Mindfulness-based Cognitive Therapy
What is it?
Mindfulness-Based Cognitive Therapy (MBCT) is aimed to help people who have had depression more than once. MBCT combines both mindfulness practices and traditional cognitive therapy. It is based on the theory that certain thoughts can cause feelings and behaviours which can make depression worse. MBCT helps people to recognise these thoughts as they happen. A person can then prevent these thoughts from causing negative feelings and behaviours.
How does it work?
MBCT uses meditation and cognitive therapy to overcome negative thinking. MBCT does not try to change negative thinking patterns like other cognitive therapies. Instead, MBCT teaches people how to overcome negative thoughts through self-awareness (or mindfulness). Mindfulness helps people to see negative thinking patterns as passing thoughts, instead of ways that control how people feel and behave.
Is it effective?
There are a number of studies on MBCT. Most of these studies have examined MBCT in addition to treatment as usual (which might be medication or regular care from a GP). Recent reviews have shown that MBCT can be helpful to prevent future depressive episodes in people who have had depression more than 3 times. MBCT has been shown to be most beneficial when it is used in addition to other treatments. One review found that MBCT was effective in reducing current depression symptoms. However, this benefit was not found in all studies so more research is needed to confirm the effectiveness of MBCT as a treatment for current depression.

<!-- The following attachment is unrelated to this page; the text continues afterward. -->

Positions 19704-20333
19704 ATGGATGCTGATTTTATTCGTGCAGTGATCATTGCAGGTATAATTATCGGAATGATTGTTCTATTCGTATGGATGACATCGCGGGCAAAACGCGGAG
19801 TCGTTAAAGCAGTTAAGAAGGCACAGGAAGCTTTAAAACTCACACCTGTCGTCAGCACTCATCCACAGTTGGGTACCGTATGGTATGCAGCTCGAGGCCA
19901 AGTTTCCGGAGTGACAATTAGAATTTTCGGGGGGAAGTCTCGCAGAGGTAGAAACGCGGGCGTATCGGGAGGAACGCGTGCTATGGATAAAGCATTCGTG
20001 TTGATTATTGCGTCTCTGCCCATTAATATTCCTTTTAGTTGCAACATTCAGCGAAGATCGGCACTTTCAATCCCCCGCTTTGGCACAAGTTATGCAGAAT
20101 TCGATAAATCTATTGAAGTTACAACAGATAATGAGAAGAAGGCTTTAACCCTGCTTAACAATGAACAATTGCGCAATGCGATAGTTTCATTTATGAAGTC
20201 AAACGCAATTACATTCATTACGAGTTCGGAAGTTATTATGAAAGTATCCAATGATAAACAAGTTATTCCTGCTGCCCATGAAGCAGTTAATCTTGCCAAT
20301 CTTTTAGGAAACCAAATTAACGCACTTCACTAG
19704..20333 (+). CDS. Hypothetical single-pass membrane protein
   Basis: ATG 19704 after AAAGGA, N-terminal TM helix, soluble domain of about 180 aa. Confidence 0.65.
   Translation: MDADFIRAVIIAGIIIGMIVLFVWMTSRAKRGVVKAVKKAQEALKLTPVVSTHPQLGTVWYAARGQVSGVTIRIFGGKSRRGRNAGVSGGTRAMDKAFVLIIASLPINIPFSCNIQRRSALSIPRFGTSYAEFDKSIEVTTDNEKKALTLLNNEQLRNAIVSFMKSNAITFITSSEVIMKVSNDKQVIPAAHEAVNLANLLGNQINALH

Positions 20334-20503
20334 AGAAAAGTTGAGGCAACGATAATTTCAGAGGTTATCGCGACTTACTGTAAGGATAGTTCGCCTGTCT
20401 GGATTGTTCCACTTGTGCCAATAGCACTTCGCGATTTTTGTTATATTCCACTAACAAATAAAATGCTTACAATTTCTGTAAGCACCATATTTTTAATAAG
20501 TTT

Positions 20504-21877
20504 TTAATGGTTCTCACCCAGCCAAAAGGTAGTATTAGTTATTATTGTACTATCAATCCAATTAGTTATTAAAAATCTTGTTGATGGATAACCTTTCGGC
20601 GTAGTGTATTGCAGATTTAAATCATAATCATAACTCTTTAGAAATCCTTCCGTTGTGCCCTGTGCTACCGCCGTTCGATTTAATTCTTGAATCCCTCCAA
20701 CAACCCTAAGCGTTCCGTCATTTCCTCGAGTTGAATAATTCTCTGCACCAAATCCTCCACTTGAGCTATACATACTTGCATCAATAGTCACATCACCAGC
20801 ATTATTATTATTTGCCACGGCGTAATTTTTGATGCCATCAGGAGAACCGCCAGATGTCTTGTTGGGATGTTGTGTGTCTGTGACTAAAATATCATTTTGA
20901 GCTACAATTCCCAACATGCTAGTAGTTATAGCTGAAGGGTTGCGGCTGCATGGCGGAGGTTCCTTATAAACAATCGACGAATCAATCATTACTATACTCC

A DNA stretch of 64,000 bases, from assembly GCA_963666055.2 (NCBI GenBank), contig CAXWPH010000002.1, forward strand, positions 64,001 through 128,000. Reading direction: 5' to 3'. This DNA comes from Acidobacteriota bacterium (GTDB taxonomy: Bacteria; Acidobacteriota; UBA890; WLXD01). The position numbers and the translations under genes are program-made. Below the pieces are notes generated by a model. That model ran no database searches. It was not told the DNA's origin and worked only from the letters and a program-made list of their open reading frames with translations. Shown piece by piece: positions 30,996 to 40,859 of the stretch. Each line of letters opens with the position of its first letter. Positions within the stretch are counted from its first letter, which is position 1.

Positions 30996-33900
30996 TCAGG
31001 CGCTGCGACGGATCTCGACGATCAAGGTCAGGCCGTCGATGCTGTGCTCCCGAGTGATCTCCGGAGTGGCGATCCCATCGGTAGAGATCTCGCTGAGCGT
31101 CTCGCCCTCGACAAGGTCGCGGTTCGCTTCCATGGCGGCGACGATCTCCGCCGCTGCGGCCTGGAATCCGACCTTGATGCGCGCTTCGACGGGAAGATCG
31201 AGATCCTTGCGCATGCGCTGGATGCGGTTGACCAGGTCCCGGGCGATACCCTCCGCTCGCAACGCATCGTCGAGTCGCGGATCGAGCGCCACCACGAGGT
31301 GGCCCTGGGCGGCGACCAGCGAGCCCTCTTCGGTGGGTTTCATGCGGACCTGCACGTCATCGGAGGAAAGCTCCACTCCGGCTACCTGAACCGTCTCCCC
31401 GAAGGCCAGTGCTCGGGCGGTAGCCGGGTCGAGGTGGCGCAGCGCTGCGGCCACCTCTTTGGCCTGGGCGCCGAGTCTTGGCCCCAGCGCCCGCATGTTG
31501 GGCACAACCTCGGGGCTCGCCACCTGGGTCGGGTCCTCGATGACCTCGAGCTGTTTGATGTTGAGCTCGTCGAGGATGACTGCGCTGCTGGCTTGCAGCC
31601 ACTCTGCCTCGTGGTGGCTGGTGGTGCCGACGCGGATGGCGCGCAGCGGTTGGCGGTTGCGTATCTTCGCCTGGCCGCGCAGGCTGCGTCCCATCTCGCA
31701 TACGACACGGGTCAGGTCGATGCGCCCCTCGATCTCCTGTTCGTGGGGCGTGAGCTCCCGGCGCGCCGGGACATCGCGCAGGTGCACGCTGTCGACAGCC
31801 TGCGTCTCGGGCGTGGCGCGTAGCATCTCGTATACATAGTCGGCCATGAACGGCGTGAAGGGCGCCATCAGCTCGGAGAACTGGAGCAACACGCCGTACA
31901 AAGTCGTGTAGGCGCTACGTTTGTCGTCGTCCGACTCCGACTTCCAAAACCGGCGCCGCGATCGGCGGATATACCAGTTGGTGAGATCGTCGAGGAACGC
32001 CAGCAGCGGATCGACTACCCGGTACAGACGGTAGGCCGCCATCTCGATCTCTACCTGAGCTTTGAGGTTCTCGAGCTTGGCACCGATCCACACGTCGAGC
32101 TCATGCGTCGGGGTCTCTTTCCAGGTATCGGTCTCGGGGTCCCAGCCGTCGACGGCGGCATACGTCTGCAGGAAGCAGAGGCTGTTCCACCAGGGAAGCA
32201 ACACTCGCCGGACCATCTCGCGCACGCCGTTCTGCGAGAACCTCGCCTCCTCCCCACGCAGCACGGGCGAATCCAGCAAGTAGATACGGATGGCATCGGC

Are there any disadvantages?
Where do you get it?
MBCT is most often taught in a program of 8 weekly group classes. Ask your GP or a psychologist for a program available near you.
MBCT can help to prevent relapses of depression. MBCT is effective when used as an additional treatment for people who have had repeated episodes of depression.
- Galante J, Iribarren SJ, Pearce PF. Effects of mindfulness-based cognitive therapy on mental disorders: a systematic review and meta-analysis of randomized controlled trials. Journal of Research in Nursing. 2012; 18: 133–155.
- Clarke K, Mayo-Wilson E, Kenny J, Pilling S. Can non-pharmacological interventions prevent relapse in adults who have recovered from depression? A systematic review and meta-analysis of randomised controlled trials. Clinical psychology review. 2015; 39: 58-70.
Last reviewed and updated: 1 December 2016